My mistake was even acknowledging you, because now you think someone cares about what you say. Have a nice life in your mom’s basement, loser.

  7. 7 LLP
    January 17, 2008 at 12:40 pm

    Moonshiner: “Waaah! Waaah! Someone hurt my feelings! That’s so meeeean, how can you say that? I’m calling my therapist to come hold my hand because someone online called me names and hurt my feelings!”

  8. 9 LLP
    January 17, 2008 at 12:52 pm

    Anybody who calls the anti war movement “hippie wusses” is using their pro war stance as a personal statement of courage and definitely deserves to be called a Chickenhawk, and teased and mocked as a fake macho wuss who is only brave in their own mind.

  9. January 18, 2008 at 12:07 pm

    “The surge has sucked all of the flexibility out of the system,”, spoken by Army Chief of Staff George Casey. LP does have a point, if you are of age, want to continue cheerleading a oil war, sign the F up! You speak of this war just like the few Republicans in the House that won’t criticize you “beloved President”. Back up your words! We have put our brothers and sisters in harms way, and for what? Where’s the accountability? Let me ask, if China invaded and occupied America, and I took up arms in defense, what would I be called? A Patriot? An insurgent? and would you be with me?

  10. 11 WB
    January 18, 2008 at 12:12 pm

    Hey, somebody watched Queaf Olbermann last night and drank the kool aid down like a shot. Since he’s such an honest, unbiased person there’s no need for us to look into that quote or give it context. I’m with you, brother, let’s surrender! I’m sure they’ll leave us alone if we just make nice to them. And by that I mean convert to Islam and do exactly as they say.

  11. 12 LLP
    January 19, 2008 at 11:25 am

    WB, if you really believed what you’re saying, how can you not enlist? Nothing less than the fate of the world’s at stake, right?

  12. 13 WB
    January 19, 2008 at 1:41 pm

    Being born in 1964 and having been a Marine for 8 years in 80’s kind of makes that impossible at this point. But that doesn’t matter. Go to this website and request a free pocket Constitution, read it, THINK about it, then get back to me. Try to find the part that requires participation in something in order to support it. Then go jump off a building.
    http://www.wwrdheritage.org/
    WB

  13. 14 LLP
    January 19, 2008 at 3:35 pm

    WB,

    Thank you for your service. Why do you think it’s a bad idea to urge war supporters to enlist? Obviously you don’t need to participate in something in order to support it. However, we have a well documented shortage of troops, especially in the area of experienced officers and NCOs. Please consider:

    http://www.washingtonmonthly.com/features/2007/0712.tilghman.html

    “For several years now, we’ve been hearing alarming warnings about the strain that the Iraq War has placed on the military. Since the conflict began, around 40 percent of the Army and Marine Corps’ large-scale equipment has been used, worn out, or destroyed. Last year, the Army had to grant waivers to nearly one in five recruits because they had criminal records. There are no more combat-ready brigades left on standby should a new conflict flare.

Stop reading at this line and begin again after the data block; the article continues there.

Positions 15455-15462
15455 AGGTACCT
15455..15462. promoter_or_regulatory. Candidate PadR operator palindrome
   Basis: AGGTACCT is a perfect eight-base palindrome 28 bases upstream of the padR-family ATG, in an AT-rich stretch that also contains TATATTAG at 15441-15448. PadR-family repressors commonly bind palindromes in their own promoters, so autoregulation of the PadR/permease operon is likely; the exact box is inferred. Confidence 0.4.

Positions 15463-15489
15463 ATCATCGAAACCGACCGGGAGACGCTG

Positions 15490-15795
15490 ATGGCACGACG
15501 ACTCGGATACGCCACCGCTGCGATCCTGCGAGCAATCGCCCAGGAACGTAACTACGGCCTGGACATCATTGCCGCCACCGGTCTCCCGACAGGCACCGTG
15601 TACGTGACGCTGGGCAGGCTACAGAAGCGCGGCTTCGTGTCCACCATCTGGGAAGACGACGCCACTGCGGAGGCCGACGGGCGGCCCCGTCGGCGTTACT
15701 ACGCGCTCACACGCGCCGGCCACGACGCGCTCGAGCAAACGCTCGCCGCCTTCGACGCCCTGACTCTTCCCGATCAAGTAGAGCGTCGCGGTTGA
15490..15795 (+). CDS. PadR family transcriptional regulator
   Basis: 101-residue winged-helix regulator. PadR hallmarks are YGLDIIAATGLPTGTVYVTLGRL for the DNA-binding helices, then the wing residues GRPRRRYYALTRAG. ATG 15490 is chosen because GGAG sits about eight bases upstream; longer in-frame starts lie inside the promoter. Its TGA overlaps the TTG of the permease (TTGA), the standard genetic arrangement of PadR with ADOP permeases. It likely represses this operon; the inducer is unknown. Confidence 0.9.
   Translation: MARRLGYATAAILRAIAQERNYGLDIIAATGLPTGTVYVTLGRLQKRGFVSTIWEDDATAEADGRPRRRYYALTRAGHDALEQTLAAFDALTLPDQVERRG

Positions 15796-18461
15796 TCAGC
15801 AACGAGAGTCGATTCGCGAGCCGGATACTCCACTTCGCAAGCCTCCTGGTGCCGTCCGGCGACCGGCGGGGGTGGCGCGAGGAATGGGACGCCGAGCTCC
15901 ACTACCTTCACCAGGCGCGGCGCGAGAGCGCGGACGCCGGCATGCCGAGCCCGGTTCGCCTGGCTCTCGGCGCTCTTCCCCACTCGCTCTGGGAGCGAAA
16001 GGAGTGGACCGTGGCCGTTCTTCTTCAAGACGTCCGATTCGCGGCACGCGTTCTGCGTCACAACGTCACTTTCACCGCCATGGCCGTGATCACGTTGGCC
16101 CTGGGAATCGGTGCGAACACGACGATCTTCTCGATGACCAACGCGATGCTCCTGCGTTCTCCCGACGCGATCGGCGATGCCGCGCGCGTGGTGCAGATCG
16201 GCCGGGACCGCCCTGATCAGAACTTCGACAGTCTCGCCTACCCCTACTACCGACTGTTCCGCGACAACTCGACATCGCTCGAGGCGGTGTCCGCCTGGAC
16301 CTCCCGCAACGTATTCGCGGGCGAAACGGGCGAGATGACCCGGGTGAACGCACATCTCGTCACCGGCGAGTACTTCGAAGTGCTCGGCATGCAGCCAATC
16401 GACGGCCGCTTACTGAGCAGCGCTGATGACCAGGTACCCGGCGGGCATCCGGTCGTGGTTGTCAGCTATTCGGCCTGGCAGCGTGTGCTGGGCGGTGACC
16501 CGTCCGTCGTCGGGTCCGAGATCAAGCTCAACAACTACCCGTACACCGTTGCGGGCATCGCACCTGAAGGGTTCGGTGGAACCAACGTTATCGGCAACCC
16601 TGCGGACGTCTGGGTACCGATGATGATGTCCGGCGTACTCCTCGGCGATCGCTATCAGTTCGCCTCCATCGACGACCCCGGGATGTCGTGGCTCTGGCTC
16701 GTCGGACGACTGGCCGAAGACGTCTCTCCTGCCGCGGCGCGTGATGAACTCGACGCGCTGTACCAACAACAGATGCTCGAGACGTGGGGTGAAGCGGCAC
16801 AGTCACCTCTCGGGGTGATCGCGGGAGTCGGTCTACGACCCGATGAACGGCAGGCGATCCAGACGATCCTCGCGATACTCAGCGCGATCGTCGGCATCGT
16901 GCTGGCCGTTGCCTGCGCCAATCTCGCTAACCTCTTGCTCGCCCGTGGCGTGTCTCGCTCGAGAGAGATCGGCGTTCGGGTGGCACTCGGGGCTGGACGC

These problems are of vital concern, and are reasonably well understood in newsrooms and on Capitol Hill. But the top uniformed and civilian leaders at the Pentagon who think hardest about the future of the military have a more fundamental fear: young officers—people like Matt Kapinos—are leaving the Army at nearly their highest rates in decades. This is not a short-term problem, nor is it one that can simply be fixed with money. A private-sector company or another government agency can address a shortage of middle managers by hiring more middle managers. In the Army’s rigid hierarchy, all officers start out at the bottom, as second lieutenants. A decline in officer retention, in other words, threatens both the Army’s current missions in Iraq and Afghanistan, and its long-term institutional future. And though many senior Pentagon leaders are quite aware of the problem, there’s only so much they can do to reverse the decline while the United States maintains large numbers of troops in Iraq.

    In the last four years, the exodus of junior officers from the Army has accelerated. In 2003, around 8 percent of junior officers with between four and nine years of experience left for other careers. Last year, the attrition rate leapt to 13 percent. “A five percent change could potentially be a serious problem,” said James Hosek, an expert in military retention at the RAND Corporation. Over the long term, this rate of attrition would halve the number of officers who reach their tenth year in uniform and intend to take senior leadership roles.

    But the problem isn’t one of numbers alone: the Army also appears to be losing its most gifted young officers. In 2005, internal Army memos started to warn of the “disproportionate loss of high-potential, high-performance junior leaders.” West Point graduates are leaving at their highest rates since the 1970s (except for a few years in the early 1990s when the Army’s goal was to reduce its size). Of the nearly 1,000 cadets from the class of 2002, 58 percent are no longer on active duty.”

    My comment: If college Republicans are serious about winning, why aren’t they doing anything to help win? It just makes no sense.

  14. 15 LLP
    January 19, 2008 at 3:38 pm

    This comment by Moonshiner sums it up perfectly:

    ——–

    “With democrats everywhere dedicated to defeat and withdraw, why should I commit to making sacrifices when the democrats will end it all in the near future?”

    ——–

    Frankly, I’m appalled he would express such a DEFEATIST attitude, especially while we’re at war. Sad and pathetic.